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Councils told to cut unnecessary street signs
Communities Secretary Eric Pickles’ rant about “over-zealous” councils wasting money on highway clutter has been slapped down by Wirral highways chief Harry Smith.
The Government is urging councils across England to cut unnecessary road signs, railing and advertising hoardings in a bid to makes streets tidier and safer.
Mr Pickles insisted that lots of signs were unsightly, unnecessary and could leave motorists confused.
Councils have been contacted and urged to cut the clutter.
Mr Pickles said: “Our streets are losing their English character. We are being over-run by scruffy signs, bossy bollards, patchwork paving and railed-off roads – wasting taxpayers’ money that could be better off fixing potholes or keeping council tax down.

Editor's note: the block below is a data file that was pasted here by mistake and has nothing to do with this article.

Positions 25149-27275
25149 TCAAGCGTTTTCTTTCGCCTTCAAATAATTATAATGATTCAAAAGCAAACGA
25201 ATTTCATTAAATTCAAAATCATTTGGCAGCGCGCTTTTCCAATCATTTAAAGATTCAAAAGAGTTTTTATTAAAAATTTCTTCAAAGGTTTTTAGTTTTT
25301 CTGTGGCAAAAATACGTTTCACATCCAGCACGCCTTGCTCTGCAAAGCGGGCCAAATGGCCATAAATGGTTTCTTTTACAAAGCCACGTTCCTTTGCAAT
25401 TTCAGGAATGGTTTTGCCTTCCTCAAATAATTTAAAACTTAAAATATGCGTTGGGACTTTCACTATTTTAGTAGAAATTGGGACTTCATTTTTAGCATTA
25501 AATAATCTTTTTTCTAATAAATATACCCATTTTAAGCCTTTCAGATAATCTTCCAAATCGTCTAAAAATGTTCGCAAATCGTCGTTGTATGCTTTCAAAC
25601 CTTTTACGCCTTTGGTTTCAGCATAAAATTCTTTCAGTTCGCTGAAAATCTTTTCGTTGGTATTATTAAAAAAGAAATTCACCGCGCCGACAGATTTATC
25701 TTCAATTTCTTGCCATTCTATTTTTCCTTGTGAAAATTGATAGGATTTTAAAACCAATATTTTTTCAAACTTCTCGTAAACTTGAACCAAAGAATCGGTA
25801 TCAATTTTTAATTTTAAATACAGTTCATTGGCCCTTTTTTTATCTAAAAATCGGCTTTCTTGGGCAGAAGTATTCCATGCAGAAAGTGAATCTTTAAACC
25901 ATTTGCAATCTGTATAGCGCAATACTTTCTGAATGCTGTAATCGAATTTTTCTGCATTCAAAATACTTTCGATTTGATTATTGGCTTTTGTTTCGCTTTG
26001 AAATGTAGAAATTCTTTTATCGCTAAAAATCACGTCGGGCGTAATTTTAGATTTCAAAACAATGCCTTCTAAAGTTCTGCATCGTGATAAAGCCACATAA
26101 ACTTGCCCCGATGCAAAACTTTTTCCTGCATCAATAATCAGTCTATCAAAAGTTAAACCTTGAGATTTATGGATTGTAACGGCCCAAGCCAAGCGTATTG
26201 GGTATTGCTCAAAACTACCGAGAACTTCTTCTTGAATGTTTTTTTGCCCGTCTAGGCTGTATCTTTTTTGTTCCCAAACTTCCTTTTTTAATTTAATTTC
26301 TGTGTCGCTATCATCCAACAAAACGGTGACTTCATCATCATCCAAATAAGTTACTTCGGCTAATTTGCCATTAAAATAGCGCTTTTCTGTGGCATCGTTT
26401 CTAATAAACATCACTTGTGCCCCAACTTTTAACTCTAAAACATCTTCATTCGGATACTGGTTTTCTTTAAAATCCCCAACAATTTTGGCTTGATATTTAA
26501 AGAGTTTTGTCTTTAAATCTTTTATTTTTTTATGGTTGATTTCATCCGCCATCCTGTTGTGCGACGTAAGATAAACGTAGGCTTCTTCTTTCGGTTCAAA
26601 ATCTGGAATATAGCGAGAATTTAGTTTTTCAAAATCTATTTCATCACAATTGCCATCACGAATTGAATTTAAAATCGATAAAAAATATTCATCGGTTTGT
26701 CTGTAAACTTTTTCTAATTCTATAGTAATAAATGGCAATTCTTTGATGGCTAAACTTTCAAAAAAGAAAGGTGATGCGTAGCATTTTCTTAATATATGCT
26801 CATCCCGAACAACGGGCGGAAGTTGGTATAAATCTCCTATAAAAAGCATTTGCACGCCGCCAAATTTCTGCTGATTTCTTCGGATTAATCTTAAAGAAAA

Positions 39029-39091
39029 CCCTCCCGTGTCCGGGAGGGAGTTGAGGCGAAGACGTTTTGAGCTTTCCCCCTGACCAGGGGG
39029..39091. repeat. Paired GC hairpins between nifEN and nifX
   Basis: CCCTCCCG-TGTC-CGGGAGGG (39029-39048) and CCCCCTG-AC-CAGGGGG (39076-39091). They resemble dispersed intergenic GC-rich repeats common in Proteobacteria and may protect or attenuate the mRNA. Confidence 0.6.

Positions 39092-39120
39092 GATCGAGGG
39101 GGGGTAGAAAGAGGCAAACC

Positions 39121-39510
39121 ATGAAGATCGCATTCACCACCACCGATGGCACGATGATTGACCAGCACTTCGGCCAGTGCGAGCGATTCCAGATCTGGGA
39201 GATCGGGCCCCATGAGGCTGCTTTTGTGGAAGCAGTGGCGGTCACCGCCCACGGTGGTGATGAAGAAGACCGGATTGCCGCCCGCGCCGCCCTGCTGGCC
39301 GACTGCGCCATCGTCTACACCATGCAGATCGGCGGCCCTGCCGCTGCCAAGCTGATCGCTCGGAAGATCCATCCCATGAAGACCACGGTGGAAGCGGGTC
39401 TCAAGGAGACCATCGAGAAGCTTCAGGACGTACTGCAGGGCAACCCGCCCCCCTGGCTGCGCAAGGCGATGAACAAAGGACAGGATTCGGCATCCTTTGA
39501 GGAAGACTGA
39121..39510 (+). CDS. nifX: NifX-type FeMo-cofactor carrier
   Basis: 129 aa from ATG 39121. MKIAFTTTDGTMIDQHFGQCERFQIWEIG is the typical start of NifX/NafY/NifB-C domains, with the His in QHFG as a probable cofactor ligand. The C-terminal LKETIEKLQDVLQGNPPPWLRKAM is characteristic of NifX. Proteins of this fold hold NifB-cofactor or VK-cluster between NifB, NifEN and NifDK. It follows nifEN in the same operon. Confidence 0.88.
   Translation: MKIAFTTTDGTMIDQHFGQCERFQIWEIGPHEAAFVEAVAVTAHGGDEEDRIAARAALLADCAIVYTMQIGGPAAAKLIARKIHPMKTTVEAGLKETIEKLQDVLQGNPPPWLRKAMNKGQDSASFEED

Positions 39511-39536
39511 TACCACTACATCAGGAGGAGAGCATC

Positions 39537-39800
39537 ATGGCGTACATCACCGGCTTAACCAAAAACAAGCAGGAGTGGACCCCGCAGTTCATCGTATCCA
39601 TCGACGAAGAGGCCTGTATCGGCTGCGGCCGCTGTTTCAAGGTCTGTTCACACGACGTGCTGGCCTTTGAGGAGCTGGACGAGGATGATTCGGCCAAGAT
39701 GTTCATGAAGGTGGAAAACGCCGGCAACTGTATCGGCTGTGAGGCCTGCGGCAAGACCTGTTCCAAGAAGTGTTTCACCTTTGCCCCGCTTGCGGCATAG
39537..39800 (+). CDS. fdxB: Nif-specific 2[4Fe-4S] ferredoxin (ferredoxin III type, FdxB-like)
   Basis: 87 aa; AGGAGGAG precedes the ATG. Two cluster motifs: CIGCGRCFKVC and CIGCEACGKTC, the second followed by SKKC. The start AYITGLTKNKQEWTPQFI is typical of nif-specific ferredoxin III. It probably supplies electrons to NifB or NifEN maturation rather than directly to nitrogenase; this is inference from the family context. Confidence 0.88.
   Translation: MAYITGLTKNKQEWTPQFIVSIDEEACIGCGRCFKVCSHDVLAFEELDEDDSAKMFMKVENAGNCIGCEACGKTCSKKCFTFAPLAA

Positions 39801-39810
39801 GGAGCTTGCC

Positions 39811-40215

“Too many overly-cautious town hall officials are citing safety regulations as the reason for cluttering up our streets with an obstacle course, when the truth is, very little is dictated by law.”
He added: “Commons sense tells us uncluttered streets have a fresher, freer authentic feel, which are safer and easier to maintain.”
Councillor Smith insisted that much of what the Government suggested on highway signage was already carried out in Wirral.
“We only put up signage when it is absolutely necessary,” he said.
“We try to do it in a way that is both helpful to the road users and sensitive to the local environment.”
Councillor Smith stressed that the Government was not proposing to provide any further funding for local authorities to carry out their suggestions.
He said: “In the current financial climate |I think there are more pressing demands on the council’s budget than funding this work ourselves.”
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